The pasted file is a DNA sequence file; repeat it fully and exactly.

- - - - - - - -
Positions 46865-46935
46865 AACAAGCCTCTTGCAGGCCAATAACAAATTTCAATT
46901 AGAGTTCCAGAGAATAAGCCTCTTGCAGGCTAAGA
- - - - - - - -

Positions 46865-46935
46865 AACAAGCCTCTTGCAGGCCAATAACAAATTTCAATT
46901 AGAGTTCCAGAGAATAAGCCTCTTGCAGGCTAAGA